Following the abrupt disappearance of Green Lanterns Simon Baz and Jessica Cruz from the Vault of Shadows, we are shown a further history of Volthoom, the First Lantern, and Rami, the rogue Guardian engineer.
This is a tale of a budding friendship between the two, the investigation into Volthoom’s past, and the discovery and studying of the first Ring.
To say much more would give away too much here. There will be spoilers later on in the article, because, as one would expect, there are implications here in regards to both the history of the Green Lantern Corps as well as the greater DC Universe.
This is a good issue, if ill-timed. While it is very interesting to see the history Rami and Volthoom share, to place this issue here, right after the abrupt disappearance of Simon and Jessica, feels a little cheap. You have the audience hanging on by a thread, and it’s not a good feeling, even if this is a twice-a-month comic.
That being said, it is an engrossing read. Rami and Volthoom are interesting characters, and writer Sam Humphries has done a lot to get the audience to want to learn more about these two characters.
The reader is made to care about their relationship, even if you do know how it must end. The investigation into the First Ring is at the center of their friendship. Both want to know what it does and how it can be used. It’s a really intriguing mystery that has some multiversal implications, and I’m interested in seeing where Mr. Humphries decides to go with this.
The inevitable dissolving of their friendship is saddening. Rami does care about Volthoom, but the Lantern implanted in Volthoom, as well as the First Ring, are clearly making him more unstable, and his passion to save his homeworld is being warped.
Artist Ronan Cliquet makes a welcome return to Green Lanterns. His art fits the space-faring epic quite well, and he is really skilled at having his characters convey grand emotion through facial expression. The angles he takes on the characters also tend to be interesting. Add to that the color art of Ulises Arredla, and you have a really good-looking comic on your hands.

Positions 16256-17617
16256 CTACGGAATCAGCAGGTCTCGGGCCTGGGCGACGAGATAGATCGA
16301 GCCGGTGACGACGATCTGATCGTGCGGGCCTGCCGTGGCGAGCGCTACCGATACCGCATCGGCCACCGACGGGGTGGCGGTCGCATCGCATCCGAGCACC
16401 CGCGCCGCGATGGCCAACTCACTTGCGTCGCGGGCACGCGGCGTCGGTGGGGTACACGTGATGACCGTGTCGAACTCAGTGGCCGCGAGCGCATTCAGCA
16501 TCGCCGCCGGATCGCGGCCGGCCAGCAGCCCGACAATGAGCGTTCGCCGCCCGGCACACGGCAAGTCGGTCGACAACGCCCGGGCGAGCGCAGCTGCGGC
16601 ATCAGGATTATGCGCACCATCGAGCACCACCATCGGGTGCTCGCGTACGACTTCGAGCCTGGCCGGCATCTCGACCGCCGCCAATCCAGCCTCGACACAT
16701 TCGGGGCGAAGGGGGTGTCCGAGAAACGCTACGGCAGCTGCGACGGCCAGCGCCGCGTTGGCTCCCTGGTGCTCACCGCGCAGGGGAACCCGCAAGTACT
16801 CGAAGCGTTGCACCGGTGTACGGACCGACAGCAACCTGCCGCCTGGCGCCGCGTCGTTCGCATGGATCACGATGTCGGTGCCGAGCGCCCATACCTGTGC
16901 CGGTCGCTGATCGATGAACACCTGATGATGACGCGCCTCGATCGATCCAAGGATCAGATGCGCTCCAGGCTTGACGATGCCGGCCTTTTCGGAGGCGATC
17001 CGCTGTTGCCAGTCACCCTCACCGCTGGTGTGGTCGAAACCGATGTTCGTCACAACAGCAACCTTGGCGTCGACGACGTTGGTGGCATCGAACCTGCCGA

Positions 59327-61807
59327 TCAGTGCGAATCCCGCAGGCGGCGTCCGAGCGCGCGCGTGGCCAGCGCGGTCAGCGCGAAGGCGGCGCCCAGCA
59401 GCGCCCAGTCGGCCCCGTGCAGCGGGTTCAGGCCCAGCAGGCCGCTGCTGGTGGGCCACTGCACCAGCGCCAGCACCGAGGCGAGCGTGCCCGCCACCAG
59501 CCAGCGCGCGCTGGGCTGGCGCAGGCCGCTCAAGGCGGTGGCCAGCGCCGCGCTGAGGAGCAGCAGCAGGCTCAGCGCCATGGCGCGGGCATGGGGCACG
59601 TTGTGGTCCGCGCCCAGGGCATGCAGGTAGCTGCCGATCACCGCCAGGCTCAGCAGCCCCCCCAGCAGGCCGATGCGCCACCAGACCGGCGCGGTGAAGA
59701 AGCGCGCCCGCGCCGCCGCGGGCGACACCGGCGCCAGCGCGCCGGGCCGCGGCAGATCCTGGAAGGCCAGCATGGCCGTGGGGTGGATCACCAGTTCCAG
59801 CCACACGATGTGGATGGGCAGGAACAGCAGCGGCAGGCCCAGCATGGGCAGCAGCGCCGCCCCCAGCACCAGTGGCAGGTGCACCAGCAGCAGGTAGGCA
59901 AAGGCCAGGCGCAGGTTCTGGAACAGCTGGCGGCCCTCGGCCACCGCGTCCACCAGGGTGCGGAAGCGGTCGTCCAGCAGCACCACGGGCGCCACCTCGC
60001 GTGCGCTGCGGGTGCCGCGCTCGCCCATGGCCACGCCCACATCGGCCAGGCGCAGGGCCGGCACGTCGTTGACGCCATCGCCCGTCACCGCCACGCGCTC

Here, we will be moving into spoiler territory, so be warned.
Firstly, the reveal that it is in fact Volthoom who ends up destroying his own Earth is somewhat underwhelmingl We already knew Volthoom was mad, and, though it could be considered something of a grand tragedy to the story of Volthoom, it falls flat in a comic all about making grand reveals about Green Lantern lore.
Apparently, the Green Lantern Rings were created by Rami out of the Travel Lantern to fight Volthoom. This convolutes GL continuity quite a bit, as at some point the Corps were simply a police force meant to fix the failure of the Manhunter army. I know, Rebirth is something of a reboot. However, it still just adds unneeded complexity to something with a history already loaded with endless plot threads and godlike beings.
What interested me the most was the reveal that one of the first Green Lanterns was the first plant elemental. It seems to be following up on the possible connection between the Green Light and the Green from Swamp Thing comics. Making the Green Lantern Alan Scott an agent of the Green in Earth 2 set up this possible connection, but this seems to be inching it forward. It would be interesting if those two seemingly disparate usages of the meaning of Green were united in some way.
This was another great comic by the Green Lanterns creative team, despite its questionable time placement in the Green Lanterns saga — making it hold back the mystery of where Simon and Jessica went. Humphries has made a masterpiece of a series here, and it is my personal favorite DC: Rebirth offering. Pick this one up.
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